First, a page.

These Are The Signs That Your Stress Levels Are Putting Your Health At Risk
If someone says “I’m stressed”, we all know what they mean. It’s pretty normal, right? But prolonged high stress levels can be harmful, leading to all kinds of health issues, from anxiety and depression to actual physical reactions like strokes or heart attacks. So… which kind of stress do you have?
Assess your stress: normal, or next-level?
In small quantities, stress isn’t necessarily bad. It can motivate you to focus and get things done, like meeting a deadline at work, or running a marathon. It can even save your life. In “fight or flight” mode, your body releases stress hormones – think: adrenaline and cortisol. These cause your heart rate to speed up, your breathing to quicken and preps your muscles to respond to the stressor by fighting, fleeing, or freezing.
But… if your stress levels stay elevated for long periods of time – longer than required to deal with an immediate threat or challenge – your body’s natural stress response mechanism goes into overdrive. And when this happens, you’re in trouble.
Signs you’re way too stressed
Cognitive signs and symptoms may include: memory problems, inability to concentrate, poor judgement, extreme negativity, indecision, racing thoughts and constant worrying.
Emotional signs: feeling overwhelmed, loneliness or isolation, anxiety and agitation, persistently fearful, moodiness, easily tearful, irritability or anger, sadness, frustration, depression or general unhappiness.
Behavioural signs: withdrawing from others, eating more or less, sleeping too much or too little, procrastinating, being neglectful (self or others) and substance abuse – smoking, consuming excessive quantities of alcohol, or taking drugs.
Physical signs: nausea, dizziness, headaches, digestive problems, diarrhoea or constipation, aches and pains (such as chest pain), skin conditions (such as itching, rash, breakouts, eczema), weight loss or gain, stomach problems (diarrhoea), rapid heart rate, frequent colds or flu and loss of sex drive.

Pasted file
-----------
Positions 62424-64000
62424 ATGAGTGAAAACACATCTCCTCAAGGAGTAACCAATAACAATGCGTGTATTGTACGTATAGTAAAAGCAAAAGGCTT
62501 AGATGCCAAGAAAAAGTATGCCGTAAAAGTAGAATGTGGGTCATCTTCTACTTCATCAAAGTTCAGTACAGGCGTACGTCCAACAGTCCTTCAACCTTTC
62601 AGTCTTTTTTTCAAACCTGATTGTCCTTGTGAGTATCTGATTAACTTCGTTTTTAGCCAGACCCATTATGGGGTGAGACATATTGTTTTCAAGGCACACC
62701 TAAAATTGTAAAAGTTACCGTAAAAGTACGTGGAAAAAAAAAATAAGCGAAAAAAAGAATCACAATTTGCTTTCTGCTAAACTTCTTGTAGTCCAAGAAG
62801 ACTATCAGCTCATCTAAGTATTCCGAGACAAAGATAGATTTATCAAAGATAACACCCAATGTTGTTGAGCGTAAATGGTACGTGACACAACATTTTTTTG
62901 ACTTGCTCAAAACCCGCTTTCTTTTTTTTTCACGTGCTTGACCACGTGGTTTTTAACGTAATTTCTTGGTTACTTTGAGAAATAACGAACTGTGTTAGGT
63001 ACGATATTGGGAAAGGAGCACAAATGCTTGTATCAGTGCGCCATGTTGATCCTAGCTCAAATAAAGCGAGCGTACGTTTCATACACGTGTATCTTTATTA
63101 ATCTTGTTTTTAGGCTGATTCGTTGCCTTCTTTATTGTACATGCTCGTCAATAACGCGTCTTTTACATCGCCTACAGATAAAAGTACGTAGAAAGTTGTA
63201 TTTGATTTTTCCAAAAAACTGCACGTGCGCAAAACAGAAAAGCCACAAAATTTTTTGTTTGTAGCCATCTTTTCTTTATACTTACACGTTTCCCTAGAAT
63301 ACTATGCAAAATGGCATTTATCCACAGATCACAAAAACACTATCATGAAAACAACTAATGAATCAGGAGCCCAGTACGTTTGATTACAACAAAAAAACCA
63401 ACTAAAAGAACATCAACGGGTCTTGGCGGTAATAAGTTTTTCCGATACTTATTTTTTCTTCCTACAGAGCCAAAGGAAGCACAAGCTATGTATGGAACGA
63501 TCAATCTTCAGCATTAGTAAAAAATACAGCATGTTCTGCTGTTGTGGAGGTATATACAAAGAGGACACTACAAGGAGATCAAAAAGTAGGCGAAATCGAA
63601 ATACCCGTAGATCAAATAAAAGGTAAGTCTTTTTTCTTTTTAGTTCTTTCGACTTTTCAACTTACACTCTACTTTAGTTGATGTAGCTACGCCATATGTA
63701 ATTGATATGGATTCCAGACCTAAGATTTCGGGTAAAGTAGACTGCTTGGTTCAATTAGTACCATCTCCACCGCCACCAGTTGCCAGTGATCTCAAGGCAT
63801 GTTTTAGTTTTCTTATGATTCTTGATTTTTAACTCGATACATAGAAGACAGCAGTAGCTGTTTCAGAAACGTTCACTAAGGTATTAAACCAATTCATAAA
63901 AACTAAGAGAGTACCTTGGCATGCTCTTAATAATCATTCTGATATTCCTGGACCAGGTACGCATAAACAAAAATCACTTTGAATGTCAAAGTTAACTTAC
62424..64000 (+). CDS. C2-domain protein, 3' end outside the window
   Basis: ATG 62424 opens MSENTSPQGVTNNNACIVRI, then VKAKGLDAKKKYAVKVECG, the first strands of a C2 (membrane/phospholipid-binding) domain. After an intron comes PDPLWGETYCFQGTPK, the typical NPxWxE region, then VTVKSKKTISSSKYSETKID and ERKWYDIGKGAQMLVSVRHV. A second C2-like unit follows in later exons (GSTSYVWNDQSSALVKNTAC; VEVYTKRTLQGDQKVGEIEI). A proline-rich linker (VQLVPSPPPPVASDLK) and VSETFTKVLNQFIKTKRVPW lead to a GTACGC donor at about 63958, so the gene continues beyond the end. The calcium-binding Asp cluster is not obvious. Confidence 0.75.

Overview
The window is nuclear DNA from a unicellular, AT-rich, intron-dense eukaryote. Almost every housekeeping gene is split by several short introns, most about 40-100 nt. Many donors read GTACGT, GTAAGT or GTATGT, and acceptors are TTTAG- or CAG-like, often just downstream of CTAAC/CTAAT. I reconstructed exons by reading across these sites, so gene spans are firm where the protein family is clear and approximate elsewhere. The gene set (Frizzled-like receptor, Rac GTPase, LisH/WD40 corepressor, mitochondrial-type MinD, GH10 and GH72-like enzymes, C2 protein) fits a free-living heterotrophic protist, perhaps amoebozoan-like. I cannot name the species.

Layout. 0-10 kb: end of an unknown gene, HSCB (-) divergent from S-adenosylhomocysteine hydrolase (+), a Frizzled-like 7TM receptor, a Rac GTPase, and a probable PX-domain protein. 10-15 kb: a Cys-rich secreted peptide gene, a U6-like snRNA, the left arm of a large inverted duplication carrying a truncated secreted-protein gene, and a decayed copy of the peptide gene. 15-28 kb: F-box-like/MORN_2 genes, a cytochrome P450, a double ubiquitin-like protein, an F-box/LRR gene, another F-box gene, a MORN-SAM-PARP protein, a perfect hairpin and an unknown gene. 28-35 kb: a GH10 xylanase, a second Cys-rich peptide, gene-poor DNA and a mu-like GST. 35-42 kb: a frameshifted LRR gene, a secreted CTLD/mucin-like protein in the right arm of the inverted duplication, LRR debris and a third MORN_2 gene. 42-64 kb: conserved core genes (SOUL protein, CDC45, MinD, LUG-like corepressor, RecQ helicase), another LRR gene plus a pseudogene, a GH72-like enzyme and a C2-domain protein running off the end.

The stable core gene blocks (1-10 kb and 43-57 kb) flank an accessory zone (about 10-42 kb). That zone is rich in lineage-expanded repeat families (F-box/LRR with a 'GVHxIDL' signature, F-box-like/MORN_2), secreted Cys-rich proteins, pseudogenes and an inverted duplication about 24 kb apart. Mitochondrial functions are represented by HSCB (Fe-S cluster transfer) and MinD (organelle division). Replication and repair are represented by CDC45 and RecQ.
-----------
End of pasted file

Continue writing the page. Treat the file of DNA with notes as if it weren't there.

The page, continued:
Sound like you?
Speak to your GP. Stress could be a symptom of an underlying problem – your doc might ask about your family history and take blood and urine tests to rule out various medical conditions. Then follow this advice to reduce the impact of stressors in your life…
Identify the warning signs
Acknowledge that you’re stressed, try to identify the warning signs (cognitive, emotional, behavioural and physical). Then try to identify the possible reasons for your angst.
Take small steps towards the things you can change. Focus on some (not necessarily all) of the things that trigger or make your stress worse. Say yes only to the things you can realistically get to on your to-do list. Learn to say no – and mean it. Try not to do everything at once. Ask for help and build supportive relationships.
Make lifestyle changes
Adjusting your lifestyle is critical. Regular physical activity, even 30 minutes three times a week, is a natural way to chill you out. The endorphin rush won’t hurt either.
Evidence proves that what we put into our bodies impacts our mood, so stock up on fruit, veggies, whole grains and oily fish. Consider taking a natural supplement to boost your intake.
Take time to relax and practise self-care – finding a balance between the responsibility you feel towards others and your responsibility to yourself is crucial for reducing stress.
Then make sure you get enough sleep – and we’re not talking adequate sleep every now and again, but proper restful sleep every night. Try limiting your caffeine intake (none preferably a couple of hours before going to bed). Also: no screen time at least an hour before bed. Make your bedroom a no-gadget zone.
Can a supplement really help?
It actually can. Remotiv® is a natural medicine that can help improve your ability to cope with stress by reducing the symptoms. Pre-clinical studies suggest that it may work indirectly on chemicals in the brain linked with stress, tension and mild to moderate anxiety and depression. It helps to relieve stress, irritability and restlessness, and mild to moderate anxiety and depression by helping to ease feelings of worry and nervousness. Try it.
Note: This is educational information only and should not be used for diagnosis. For more info on stress, consult your healthcare professional.